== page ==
Interpreting the data of the cycling computer Part 2
In the previous article, I explained the basic parameters to be monitored with the help of our bike computers and their respective explanation. The most advanced devices also provide other extremely sophisticated data which are more difficult to interpret.
Let us go over them in detail:
Power is nothing without control
With this slogan Pirelli wrote a chapter of the advertising history in the ‘90s, but it also applies to training methodology.
The mechanical power, measured in Watt (W = J / S), indicates precisely the amount of mechanical force we are applying to the pedal. It is therefore an indisputable parameter of the external load. If taken alone, however, it tells us nothing about what is happening to our body (the internal workload). The mechanical power indicates the capacity at that moment to produce a particular power output, but does not suggest in any way how long we can maintain it.
The mechanical work (J) which is measured in Joules is the power over the time taken to develop it (1 joule per second). This is an absolute number and is the result of a mathematical calculation. It does not give us a complete understanding of the actual amount of metabolic work to which our body is subjected. The body is in fact not 100% efficient in converting metabolically different energy substrates into mechanical work. It is estimated that only about 25% of the energy 'burnt' is converted into mechanical work.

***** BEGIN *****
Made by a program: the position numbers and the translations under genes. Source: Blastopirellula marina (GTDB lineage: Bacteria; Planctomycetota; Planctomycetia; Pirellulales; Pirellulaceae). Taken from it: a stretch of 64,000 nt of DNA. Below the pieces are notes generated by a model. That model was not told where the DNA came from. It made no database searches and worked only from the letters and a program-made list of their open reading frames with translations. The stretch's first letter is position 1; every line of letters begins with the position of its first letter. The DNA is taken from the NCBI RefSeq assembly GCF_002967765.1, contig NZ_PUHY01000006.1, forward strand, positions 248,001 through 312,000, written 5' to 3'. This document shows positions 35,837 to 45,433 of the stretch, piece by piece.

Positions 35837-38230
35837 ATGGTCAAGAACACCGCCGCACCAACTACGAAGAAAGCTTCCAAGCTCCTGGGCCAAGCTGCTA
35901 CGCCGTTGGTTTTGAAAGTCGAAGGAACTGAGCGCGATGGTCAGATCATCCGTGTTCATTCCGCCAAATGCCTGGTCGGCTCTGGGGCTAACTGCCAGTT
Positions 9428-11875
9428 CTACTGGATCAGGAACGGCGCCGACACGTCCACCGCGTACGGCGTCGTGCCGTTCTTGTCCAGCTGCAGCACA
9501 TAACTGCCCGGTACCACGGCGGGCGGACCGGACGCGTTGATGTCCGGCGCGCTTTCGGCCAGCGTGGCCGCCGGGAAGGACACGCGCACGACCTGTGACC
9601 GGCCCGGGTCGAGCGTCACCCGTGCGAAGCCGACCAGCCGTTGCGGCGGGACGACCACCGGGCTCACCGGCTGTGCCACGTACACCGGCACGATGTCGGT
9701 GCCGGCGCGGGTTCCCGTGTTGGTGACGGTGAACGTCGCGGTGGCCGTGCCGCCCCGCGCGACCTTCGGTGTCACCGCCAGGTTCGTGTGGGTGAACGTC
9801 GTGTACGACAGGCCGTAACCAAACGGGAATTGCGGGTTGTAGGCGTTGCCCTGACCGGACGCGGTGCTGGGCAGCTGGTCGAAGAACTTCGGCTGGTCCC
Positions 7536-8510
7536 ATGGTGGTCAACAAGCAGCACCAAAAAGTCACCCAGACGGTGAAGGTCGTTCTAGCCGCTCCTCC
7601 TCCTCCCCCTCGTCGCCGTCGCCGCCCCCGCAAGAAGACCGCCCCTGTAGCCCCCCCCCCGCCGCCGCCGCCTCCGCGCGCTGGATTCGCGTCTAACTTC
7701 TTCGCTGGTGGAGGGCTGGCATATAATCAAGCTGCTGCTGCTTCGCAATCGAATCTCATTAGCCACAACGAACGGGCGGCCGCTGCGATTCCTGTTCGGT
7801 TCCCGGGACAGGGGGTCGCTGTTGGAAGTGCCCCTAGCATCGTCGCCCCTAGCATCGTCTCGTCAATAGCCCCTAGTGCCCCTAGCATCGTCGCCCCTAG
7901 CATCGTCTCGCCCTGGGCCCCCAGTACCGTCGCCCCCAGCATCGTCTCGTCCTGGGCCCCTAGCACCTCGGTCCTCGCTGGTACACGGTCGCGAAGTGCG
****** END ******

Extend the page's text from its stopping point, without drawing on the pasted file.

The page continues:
The Average Power (AP) indicates the mathematical average of the power sustained for a certain distance and which can be simply understood as the average quality of the workout.
The Normalized Power (NP) is a more accurate value of the average power. It is calculated by taking into consideration the effects of sudden accelerations and decelerations during training. It is as such the most accurate value for quantifying the effort made in terms of power.
The sustainable threshold power - bike Functional Threshold Power (bftp) is a numerical value that estimates the average power the subject theoretically can sustain during an hour of cycling.
The Aerobic Threshold (AT2) indicates what values of power, speed, and heart rate a person can support in the presence of a concentration of 2mmol of lactic acid in the blood. It is a parameter that cannot always be rigidly interpreted.
The Anaerobic threshold (AT4) indicates the values of power, speed, and heart rate a person can support at a level of activity conventionally corresponding to a concentration of 4mmol of lactic acid in the blood.